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Why Ukraine should not accept a peace like that of Bosnia

Over the past few months, Ukraine has launched a counteroffensive and regained large swaths of its territory from Russia, proving many of its critics wrong.

However, Kyiv’s Western allies have not been sufficiently persuaded to increase support despite Ukrainian military successes and a Russian retreat. Instead, some pressure has been put on the Ukrainian government to get involved with the Kremlin.

Particularly, US Chairman of the Joint Chiefs of Staff Mark Milley has advocated diplomacy, arguing that Ukraine cannot free its remaining territories.

While Volodymyr Zelenskyy, the president of Ukraine, has felt compelled to indicate an openness to negotiations, other members of President Joe Biden’s administration have not publicly supported his calls for talks.

As a Bosnian witness to this, I can hear the alarms going off. I think that Ukraine might end up like Bosnia, a state that broke down because of a terrible peace deal.

Naturally, there is no complete parallel that can be drawn between Ukraine and Bosnia and Herzegovina.

The United Nations imposed an arms embargo on my nation when it was attacked in 1992, limiting its capacity to defend itself. It could not stop genocide and lost a lot of territory to the enemy.

The United Nations and the European Community, which before it became the European Union, sent diplomats who used peace language to pursue a policy of partition.
In a rare moment of candour, British mediator David Owen told the Bosnians, who were hoping for a Western military intervention, “Don’t dream dreams.”

Ukraine, on the other hand, has received both diplomatic and military assistance ever since Russia’s massive invasion.

In particular, Kyiv has been able to launch a successful counteroffensive and thwart Russian plans for a complete occupation of the country thanks to the supply of weapons.

However, the Ukrainians are, for some inexplicable reason, being instructed to lay down their arms at a time when they have an advantage on the battlefield, just as the Bosnian government forces were on the offensive in the summer and fall of 1995 before they were halted by Western pressure for peace negotiations.

For Bosnia’s situation, what this troublesome push for exchanges did was set Sarajevo in a more fragile position.

It gave Serbia and Serb rebel forces much more leverage than they should have had in negotiations and prevented its forces from liberating additional territory.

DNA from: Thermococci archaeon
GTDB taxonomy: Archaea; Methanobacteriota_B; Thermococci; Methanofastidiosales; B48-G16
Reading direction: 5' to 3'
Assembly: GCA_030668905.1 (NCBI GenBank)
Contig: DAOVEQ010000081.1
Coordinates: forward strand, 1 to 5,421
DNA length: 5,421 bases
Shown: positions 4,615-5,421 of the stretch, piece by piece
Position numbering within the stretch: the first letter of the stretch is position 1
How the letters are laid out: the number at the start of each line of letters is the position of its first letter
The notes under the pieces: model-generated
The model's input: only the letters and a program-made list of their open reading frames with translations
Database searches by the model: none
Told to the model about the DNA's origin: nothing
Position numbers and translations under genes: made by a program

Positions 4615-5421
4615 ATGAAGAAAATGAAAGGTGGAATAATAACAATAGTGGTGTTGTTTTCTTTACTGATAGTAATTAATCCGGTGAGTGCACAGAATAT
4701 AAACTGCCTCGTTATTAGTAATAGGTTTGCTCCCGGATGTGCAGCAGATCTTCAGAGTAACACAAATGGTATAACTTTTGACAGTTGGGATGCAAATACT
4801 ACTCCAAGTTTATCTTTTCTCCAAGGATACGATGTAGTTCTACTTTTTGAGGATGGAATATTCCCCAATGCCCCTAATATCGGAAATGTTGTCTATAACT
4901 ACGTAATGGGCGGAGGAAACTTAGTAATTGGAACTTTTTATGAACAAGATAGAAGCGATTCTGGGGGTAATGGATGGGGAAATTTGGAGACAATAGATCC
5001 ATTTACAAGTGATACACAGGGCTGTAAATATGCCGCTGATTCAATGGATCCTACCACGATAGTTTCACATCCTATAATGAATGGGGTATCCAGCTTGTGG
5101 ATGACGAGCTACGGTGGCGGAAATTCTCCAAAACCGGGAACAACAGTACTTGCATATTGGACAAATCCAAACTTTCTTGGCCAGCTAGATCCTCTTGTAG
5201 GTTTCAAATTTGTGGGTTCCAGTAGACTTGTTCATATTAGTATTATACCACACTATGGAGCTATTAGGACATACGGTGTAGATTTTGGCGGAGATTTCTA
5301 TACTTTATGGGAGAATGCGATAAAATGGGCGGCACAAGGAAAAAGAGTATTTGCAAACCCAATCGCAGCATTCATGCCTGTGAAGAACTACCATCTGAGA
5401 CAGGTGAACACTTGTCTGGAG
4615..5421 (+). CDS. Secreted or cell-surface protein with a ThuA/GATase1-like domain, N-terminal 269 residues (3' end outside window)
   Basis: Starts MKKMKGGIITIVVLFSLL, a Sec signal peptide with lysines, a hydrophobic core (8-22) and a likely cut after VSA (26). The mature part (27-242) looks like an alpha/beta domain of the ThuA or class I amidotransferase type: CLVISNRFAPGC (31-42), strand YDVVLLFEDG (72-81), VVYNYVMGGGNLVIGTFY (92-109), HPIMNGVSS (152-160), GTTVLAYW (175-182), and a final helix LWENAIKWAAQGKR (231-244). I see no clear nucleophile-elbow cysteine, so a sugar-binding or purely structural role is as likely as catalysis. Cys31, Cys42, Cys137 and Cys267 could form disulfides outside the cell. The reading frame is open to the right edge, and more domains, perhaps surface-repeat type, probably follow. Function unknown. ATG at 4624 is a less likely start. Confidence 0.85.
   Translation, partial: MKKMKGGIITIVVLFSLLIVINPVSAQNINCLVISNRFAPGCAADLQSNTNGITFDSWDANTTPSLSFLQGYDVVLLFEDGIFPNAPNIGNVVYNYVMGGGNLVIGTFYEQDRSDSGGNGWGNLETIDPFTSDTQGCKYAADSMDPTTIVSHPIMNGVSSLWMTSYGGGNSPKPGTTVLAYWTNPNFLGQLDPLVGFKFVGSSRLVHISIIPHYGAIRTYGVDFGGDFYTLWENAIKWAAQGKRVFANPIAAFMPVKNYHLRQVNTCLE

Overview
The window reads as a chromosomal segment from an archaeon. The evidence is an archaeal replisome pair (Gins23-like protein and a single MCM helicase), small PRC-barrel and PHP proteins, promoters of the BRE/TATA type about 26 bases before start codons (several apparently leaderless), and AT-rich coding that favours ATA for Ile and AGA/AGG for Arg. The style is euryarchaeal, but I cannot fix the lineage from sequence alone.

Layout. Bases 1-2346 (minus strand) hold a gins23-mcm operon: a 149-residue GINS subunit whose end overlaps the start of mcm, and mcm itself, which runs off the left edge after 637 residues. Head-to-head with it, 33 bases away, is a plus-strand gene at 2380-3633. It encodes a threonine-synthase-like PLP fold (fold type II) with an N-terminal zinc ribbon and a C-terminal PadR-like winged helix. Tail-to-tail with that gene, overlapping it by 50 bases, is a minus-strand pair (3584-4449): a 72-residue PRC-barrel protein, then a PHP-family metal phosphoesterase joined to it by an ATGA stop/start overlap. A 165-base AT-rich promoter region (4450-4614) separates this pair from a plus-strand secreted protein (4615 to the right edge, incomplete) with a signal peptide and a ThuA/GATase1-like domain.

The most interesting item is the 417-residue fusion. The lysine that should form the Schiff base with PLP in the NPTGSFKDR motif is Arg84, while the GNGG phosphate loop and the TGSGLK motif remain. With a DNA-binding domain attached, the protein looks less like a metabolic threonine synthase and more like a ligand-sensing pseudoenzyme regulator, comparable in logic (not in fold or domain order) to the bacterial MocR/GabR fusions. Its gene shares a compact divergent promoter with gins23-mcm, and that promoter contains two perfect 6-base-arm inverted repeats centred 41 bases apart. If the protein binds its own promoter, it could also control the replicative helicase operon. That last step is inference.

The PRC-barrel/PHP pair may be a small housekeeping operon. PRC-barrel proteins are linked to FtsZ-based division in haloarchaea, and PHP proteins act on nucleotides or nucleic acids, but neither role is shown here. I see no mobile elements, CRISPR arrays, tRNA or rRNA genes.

Ukraine may find itself in the same predicament as Russia, which retains control of the majority of the Donbas and a portion of Kherson and Zaporizhia.

Zelenskyy would be forced to make the difficult decision that US diplomat and chief negotiator Richard Holbrooke gave Bosnian President Alija Izetbegovic at the 1995 Dayton peace talks.

“Do you want us to negotiate a single Bosnian state, which would necessarily have a relatively weak central government, or would you prefer to let Bosnia be divided, leaving you in firm control of a much smaller country? “Holbrooke inquired about Izetbegovic.

The president of Bosnia decided to preserve the country’s territorial integrity. However, the establishment of a highly autonomous political entity known as Republika Srpska, which was granted veto power in the Bosnian government, was a crucial concession for the Serb rebels’ reintegration.

As a result, forces opposed to Bosnia’s unity were given the ability to thwart any action taken by Bosnian state institutions on the executive or legislative levels.

These forces have the ability to obstruct anything at any time, from the meeting of the Bosnian parliament to the approval of legislation and the holding of elections.

Because of these veto powers, secessionists, who are increasingly igniting conflict, have the ability to undermine the country’s stability and functioning.

Zelenskyy would be presented with a similar choice if he agreed to peace talks now: accepting the formation of independent regions that are loyal to the Kremlin rather than giving up territory in Ukraine to Russia.

The Ukrainian president has vowed to free involved domains, including Crimea. He would lose his domestic standing and his forces’ morale if he makes concessions regarding the integrity of the Ukrainian territory.

Additionally, it would make all of Ukraine’s internationally recognized territory, not just the areas Russia currently occupies, subject to negotiation.
As a result, there would never be a guarantee that the nation would not be invaded or subject to territorial claims in the future.

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Tadese Faforiji

I am Tadese Faforiji, a history student of the prestigious Adekunle Ajasin University, Akungba-Akoko, Ondo State- 21st-century University, properly called. I am a blogger and an avid writer.